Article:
Bordeaux vs. not Bordeaux
Sweet dreams are made of this
Who am I to disagree
I travel the world and the seven seas
Everybody’s looking for something
Don’t you just love Annie Lennox and her sultry/soulful voice on this classic Eurythmics tune? We can all relate, right? Aren’t we all looking for something? And some of us have even travelled the world searching for it. As Lennox says, it’s what dreams are made of.
You can have your beautiful sunny beach in a tropical paradise; go ahead and imagine that big shiny red Ferrari; Leafs win Game Seven of the Stanley Cup final? It’s all yours, friends, dream on.
My dream, the one that played out all those many nights, was finding myself standing on the hallowed ground of the greatest wine estate on the planet: Bordeaux’s Château Latour, in the heart of Pauillac, the holy grail of all things wine.
Oh, how it haunted me; I ached so hard just being there, inside those historic walls, inhaling the raw, pungent fumes of Latour’s fermenting grapes, running my hands all over those spanking new French oak barrels.
And then, on July 10, 2010, there I was at the iron gates of Latour. My dream was about to unfold right before my very eyes.
Bit of a letdown, to be perfectly honest.
First of all, that famous graphic on the label, you know, the Tower of St Lambert, the one with the majestic lion straddling the crown and watching ferociously over the vineyards? It’s not there anymore. Over 500 years after being burned to the ground during one of the many bloody conflicts in the region, it was replaced (less remarkably, I have to say) with a pigeon house in the 1620s, which is still there sitting off in the distance and not nearly as majestically. And no fair maidens bringing in basket after basket of handpicked plump, juicy grapes, either, like I imaged in my dreams. Damn.
Today, Château Latour, the working winery, is a sprawling, high-tech, modern-day wonder. It is spotless, efficient and spacious with computers controlling the temperature of 66 stainless steel tanks housing the various parcels of Latour fruit before they head to the barrel room for aging.
It’s a bit of a buzz kill to finally get to Latour, one of the most famous estates in the world, and find everything so perfect and clean and, well, modern, until … (drum roll)
… you taste the wine. Then it’s: Mind. Blowing. Time.
The blend for the near-perfect 2009 vintage is 91.3 per cent Cabernet Sauvignon and the rest Merlot. There are predictions that this super-concentrated wine will survive 100 or more years in bottle. Think about that! 100 years. Certainly, based on colour alone, an opaque, inky, purple, it looks visually stunning. The aromas in the glass are jaw dropping — sweet currants, blackberry, cocoa, oak, layers of stony minerality, and spice. It is enthralling on the palate, even at this early stage from barrel, with a powerful frame, highly extracted black fruits, layered, textured and built on pure power. It is a monumental wine, to be sure, vying with the legendary 1961, 1982 and 1990 as the best ever.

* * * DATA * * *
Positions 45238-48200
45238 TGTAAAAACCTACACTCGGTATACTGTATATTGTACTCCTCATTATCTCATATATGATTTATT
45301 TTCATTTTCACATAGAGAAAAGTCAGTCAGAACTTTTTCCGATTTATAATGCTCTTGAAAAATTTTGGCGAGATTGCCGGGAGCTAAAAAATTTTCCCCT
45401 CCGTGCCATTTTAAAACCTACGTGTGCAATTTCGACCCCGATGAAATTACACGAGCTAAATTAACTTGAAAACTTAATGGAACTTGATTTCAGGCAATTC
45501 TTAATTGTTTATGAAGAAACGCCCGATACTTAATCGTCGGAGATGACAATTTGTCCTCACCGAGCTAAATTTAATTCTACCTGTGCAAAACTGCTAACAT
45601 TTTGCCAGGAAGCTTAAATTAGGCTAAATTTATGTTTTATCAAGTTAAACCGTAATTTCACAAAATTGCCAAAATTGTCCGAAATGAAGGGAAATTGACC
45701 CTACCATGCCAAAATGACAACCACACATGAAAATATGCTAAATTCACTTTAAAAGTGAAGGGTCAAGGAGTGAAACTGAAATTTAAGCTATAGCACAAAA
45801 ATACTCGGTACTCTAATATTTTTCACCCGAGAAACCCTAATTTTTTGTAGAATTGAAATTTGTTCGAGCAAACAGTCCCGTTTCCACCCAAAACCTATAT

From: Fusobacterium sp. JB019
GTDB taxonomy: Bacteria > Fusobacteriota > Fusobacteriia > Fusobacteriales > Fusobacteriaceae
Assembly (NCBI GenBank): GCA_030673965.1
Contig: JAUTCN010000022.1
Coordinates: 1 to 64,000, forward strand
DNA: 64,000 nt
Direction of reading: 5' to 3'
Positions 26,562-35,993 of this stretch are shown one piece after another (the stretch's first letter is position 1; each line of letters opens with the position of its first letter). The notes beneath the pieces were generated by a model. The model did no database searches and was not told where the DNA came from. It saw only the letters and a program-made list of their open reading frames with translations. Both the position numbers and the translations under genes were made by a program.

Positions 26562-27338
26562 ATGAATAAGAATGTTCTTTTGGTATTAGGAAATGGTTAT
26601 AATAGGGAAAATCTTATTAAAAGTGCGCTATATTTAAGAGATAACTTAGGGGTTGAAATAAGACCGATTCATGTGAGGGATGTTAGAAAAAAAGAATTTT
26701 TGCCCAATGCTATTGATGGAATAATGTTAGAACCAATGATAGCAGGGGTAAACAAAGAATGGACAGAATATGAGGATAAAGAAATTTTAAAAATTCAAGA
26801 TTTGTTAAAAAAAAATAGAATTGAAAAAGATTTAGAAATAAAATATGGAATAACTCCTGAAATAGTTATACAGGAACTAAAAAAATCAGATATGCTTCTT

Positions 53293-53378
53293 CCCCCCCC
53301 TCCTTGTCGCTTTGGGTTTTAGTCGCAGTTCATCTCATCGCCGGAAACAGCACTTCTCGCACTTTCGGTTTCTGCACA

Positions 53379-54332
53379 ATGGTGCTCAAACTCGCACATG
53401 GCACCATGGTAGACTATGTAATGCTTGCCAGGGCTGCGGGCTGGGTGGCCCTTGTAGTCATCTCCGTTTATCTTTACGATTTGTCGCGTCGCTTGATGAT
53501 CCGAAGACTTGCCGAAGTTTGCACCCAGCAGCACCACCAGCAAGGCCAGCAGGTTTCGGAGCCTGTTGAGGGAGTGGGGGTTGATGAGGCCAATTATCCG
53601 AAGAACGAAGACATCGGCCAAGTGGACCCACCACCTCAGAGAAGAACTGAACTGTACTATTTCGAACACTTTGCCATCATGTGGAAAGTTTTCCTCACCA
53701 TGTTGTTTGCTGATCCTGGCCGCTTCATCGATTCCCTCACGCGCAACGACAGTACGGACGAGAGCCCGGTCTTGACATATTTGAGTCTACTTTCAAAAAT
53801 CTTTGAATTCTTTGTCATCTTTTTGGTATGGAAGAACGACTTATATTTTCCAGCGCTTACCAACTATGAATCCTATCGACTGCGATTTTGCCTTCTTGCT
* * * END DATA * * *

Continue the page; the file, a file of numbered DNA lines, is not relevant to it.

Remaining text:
It is in Bordeaux, where only five grape varieties (Merlot, Cabernet Sauvignon, Cabernet Franc, Petit Verdot and Malbec) are permitted in red blends (Semillon and Sauvignon Blanc in white blends), that the style for full bodied, powerful, long-lived wines was nurtured over centuries and desired by wine lovers the world over. There are few wine regions on Earth that don’t try to capture that same magic with their own version of the “Bordeaux-style” crafted from their unique climates.
And why not?
Bordeaux commands some of the highest prices in the world and has always been a benchmark for others to strive. And if you can’t grow your grapes in Bordeaux you can certainly grow the same grapes and use the same techniques as the Bordelais do and even add a twist or two of your own.
It is 6,061 kilometres from Pauillac, in the heart of Bordeaux, to the St Davids Bench, in the heart of Niagara. One is a kindred spirit to the other. One barely knows the other exists.
Paul Bosc, Algerian by birth, is an early pioneer of Niagara and co-founded Château des Charmes in Niagara-on-the-Lake in 1978 after arriving in Canada and working at his first job in Toronto at Château Gai.
Bosc was convinced the Canadian wine industry needed to reposition itself as a world-class winegrowing region and planted this country’s first commercial vineyard dedicated exclusively to European vitis vinifera grape varieties.
Bosc planted grapes that would make wine the world want to drink: Burgundy and Bordeaux were the inspiration.
“And if it’s a Bordeaux blend well, you know, what is a Bordeaux blend? It’s something that tastes like one of the best Bordeaux. It’s simple,” Bosc says.
“I wanted to make our wines in the classic style, what those wines should be. If you make a Bordeaux, it should taste like a Bordeaux.”
I tasted four decades of Château des Charmes’ top red blends with Bosc and you can see the evolution of these wines in a style that closely resembles Bordeaux in how they age and develop over time.
The 1985 blend of Cabernet Sauvignon, Merlot and Cabernet Franc was perhaps over the hill, but the 1994 Paul Bosc Vineyard blend was still going strong with lovely integrated fruits and spice. The 2002 Equuleus, the name of the top wine made at the estate only in the best vintages, is beautiful now but I remember it as a heavily a tannic wine that was nearly unapproachable just five years ago. The 2012 Equuleus, due to be released later this year, is the most approachable top wine from this estate I have tasted but is still jam-packed with ripe fruit and supple tannins in a more modern style, yet constructed with a Bordelais feel to it.
“We have to take what the terroir gives us here and run with it,” Bosc says. “My vision is to compete with the best wines in the world, you have to be the best in the world.”
Bosc is not alone with this inspiration. Other early pioneers in Niagara were quick to plant the classic Bordeaux grapes in Ontario along with the Burgundy varieties of Pinot Noir and Chardonnay and, of course, Riesling. They all had the same desire: To be like Bordeaux, to be like Burgundy, to be like Germany. It was all they knew.
It was no different in Canada’s other emerging wine region — the Okanagan Valley.
In today’s wine industry, the nod to Bordeaux might not be as obvious as wineries strive to put their own identity on their wines, with proprietary names and subtle additions to their classically-styled red blends, but they wouldn’t be insulted if you told them their wine tastes a lot like Bordeaux.
Stratus Vineyards in Niagara-on-the-Lake, with its French-born winemaker J.L. Groux, a native of the Loire Valley who studied winemaking at the University of Bordeaux, is a mirror of the Bordelais style.